Transverse

  • Splits the body into upper and lower sections.
  • The axis of rotation: longitudinal/vertical
  • Joint motion: pronation, supination, internal rotation, external rotation, horizontal abduction/adduction.
  • Exercise example: trunk rotation, internal rotation, wood chop, horizontal adduction, cable chest fly, horizontal abduction, rear delt fly (machine).

Sagittal

  • Splits the body into right and left halves
  • The axis of rotation: coronal (medial-lateral axis).
  • Joint motion: Extension and flexion
  • Exercise examples: Hamstring curls, bicep curls (barbell), Quadricep extension, skull crushers

Common force couples

Hips/Knee extension during walking, running, stair climbing = gluteus maximus, quadriceps, calf muscles.
Elbow flexion/bicep curls = shortening of the brachioradialis, brachialis and biceps brachii.

The three types of levers

The first type of lever is where the fulcrum sits directly between the energy moving the weight and the weight itself. Some good examples are scissors, seesaws, crowbars or a hammer extracting a nail.

The second type of lever is where the fulcrum is at one end, the weight is in the middle and the force is being applied on the other end. Some common levers that use this second type are wheelbarrows, can openers and staplers.

The third type of lever is where the fulcrum is on one end, the weight is on the other end and the forces being applied in the middle. With this type of lever, more force needs to be applied, but in return, the weight gets moved a much larger distance. Some good examples are a fishing rod, a broom or a baseball bat.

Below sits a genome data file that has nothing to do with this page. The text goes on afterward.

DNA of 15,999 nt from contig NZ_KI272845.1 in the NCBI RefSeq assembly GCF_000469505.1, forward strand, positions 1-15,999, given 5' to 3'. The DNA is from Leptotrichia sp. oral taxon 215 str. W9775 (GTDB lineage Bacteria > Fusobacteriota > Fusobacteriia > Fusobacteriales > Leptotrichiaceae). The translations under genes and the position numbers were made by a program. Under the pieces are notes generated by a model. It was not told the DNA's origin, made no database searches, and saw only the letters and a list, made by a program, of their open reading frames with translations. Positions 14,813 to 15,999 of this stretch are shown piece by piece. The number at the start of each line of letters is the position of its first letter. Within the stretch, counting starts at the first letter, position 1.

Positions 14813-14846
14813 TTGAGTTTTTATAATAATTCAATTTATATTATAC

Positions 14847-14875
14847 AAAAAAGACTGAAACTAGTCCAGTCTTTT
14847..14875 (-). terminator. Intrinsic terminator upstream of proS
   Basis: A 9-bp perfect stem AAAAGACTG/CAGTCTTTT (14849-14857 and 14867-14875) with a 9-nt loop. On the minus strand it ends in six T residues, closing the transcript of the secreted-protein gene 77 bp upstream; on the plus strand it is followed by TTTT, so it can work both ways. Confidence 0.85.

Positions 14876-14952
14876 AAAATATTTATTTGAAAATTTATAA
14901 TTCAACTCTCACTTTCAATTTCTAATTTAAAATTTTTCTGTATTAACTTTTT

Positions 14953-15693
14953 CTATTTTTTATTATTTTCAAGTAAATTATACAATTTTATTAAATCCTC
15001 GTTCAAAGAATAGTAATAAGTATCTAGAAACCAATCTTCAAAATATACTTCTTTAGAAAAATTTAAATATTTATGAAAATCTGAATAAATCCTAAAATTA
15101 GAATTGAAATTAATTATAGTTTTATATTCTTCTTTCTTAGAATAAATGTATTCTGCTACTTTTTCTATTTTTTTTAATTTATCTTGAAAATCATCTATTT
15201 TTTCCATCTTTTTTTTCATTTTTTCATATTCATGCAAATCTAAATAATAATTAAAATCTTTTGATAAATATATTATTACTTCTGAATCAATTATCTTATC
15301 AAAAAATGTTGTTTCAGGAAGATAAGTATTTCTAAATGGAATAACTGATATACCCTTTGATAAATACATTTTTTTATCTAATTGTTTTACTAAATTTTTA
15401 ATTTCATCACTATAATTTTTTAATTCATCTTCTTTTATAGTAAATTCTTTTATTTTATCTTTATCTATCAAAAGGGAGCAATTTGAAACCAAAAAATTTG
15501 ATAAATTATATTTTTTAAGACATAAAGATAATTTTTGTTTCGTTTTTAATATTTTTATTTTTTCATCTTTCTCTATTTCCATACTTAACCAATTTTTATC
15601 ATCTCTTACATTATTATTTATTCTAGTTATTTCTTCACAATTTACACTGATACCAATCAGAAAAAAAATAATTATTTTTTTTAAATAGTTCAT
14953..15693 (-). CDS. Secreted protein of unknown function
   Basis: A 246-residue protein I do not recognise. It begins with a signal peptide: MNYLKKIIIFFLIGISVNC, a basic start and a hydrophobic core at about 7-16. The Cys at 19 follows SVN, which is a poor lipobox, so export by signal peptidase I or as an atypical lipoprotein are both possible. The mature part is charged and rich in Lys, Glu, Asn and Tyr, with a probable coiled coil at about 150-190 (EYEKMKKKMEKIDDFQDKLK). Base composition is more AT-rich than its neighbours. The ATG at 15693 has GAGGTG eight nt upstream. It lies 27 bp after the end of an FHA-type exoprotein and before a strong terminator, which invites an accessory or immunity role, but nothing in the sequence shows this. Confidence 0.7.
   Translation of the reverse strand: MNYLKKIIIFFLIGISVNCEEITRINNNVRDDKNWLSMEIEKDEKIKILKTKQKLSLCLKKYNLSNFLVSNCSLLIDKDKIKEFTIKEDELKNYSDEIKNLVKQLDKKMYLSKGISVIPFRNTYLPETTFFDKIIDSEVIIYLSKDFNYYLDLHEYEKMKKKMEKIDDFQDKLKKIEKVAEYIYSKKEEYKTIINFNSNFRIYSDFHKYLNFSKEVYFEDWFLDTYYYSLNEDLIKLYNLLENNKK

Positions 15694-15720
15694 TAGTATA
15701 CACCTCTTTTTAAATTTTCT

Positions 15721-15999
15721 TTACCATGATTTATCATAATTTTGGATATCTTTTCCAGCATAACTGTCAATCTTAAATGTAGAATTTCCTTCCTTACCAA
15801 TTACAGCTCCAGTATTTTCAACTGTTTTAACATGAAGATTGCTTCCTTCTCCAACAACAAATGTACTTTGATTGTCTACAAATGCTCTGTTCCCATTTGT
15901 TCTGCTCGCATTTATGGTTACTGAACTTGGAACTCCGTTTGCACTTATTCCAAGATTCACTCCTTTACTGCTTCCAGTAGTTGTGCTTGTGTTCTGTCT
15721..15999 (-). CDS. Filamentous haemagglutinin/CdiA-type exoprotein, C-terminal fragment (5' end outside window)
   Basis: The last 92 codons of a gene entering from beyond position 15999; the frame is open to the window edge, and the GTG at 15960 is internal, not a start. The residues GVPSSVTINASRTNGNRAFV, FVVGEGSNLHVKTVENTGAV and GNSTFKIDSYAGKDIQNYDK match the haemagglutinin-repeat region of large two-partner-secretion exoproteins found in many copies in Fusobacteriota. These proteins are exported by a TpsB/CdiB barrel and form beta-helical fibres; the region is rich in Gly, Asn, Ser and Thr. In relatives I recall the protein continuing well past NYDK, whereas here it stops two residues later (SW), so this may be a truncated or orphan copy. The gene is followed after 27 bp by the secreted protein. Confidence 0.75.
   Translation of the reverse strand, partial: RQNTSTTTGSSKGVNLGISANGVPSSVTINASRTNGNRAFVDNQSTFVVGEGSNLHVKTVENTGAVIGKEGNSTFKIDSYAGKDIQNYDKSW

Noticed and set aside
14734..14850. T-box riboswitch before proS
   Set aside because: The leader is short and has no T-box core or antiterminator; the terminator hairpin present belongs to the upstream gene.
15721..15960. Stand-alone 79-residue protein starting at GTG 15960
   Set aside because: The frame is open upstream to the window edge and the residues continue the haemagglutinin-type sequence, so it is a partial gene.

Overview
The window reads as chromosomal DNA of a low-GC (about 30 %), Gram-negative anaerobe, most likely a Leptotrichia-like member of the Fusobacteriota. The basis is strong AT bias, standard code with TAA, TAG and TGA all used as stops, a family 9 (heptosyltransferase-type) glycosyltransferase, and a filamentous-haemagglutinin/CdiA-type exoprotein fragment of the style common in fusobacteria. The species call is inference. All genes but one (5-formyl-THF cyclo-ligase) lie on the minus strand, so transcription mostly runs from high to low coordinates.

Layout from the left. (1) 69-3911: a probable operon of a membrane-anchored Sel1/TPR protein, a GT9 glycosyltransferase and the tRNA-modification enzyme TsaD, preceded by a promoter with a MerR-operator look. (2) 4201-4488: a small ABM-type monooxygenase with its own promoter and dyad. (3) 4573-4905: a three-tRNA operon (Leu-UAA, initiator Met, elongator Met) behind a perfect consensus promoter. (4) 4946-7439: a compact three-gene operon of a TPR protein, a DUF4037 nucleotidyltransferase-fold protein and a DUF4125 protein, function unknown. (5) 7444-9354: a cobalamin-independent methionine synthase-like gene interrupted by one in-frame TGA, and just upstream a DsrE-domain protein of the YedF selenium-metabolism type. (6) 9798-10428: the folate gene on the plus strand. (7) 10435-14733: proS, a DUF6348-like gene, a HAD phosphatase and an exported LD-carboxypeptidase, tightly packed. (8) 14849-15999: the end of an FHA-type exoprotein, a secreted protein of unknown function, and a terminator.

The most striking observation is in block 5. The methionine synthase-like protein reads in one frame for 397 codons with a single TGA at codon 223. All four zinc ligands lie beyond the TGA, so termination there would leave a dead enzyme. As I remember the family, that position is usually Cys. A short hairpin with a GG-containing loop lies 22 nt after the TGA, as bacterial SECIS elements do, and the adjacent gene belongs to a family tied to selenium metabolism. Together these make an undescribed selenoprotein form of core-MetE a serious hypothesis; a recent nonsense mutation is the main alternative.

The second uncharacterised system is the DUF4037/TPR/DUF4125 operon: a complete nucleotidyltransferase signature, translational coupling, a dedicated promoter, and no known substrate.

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Chapter 5 NASM Quiz

Quiz Answer Key


Q1:  The length–tension relationship (LTR) can best be described as:
A1:   The ability of a muscle to produce force at its current range

Q2:  Flexion and extension are two movements that occur in which plane of motion?
A2:  Sagittal

Q3:  Golfing and swinging a bat are both examples of movement that occurs in which plane of motion?
A3:  Tranverse

Q4:  All of the following motions occur in the sagittal plane except:
A4:   Side bends

Q5:  What is defined as the science concerned with the internal and external forces acting on the human body and the effects produced by these forces?
A5:  Biomechanics

Q6: An anatomical location referring to a position above a reference point is known as
A6: Superior

Q7:  An anatomical location referring to a position on the back or towards the back of the body is known as
A7:  Posterior

Q8:  What plane divides the body into top and bottom halves and consists of internal and external rotation movements?
A8:  Transverse

Q9:  Which exercise is performed PREDOMINATELY in the frontal plane?
A9: Side lunges

Q10:  When a muscle is exerting less force than being placed on it, resulting in the lengthening of the muscle, this is known as what type of contraction?
A10:  Eccentric

Q11:  When a muscle shortens at a constant speed over the full range of motion, it is known as what type of contraction?
A11:  Isokinetic

Q12:  Which of the following is an example of a second-class lever?
A12:  Triceps press down

NASM flashcards for chapter 5

  • Jonathan says:

    I believe your internal and external rotation definition is switched on the Chapter 5 study guide. Besides that, great study guide, thank you!

    • Tyler Read says:

      Hello Jonathan,
      Thank you for pointing this out to me you are totally correct! Sometimes my dyslexic habits make the best of me especially when I am writing a lot!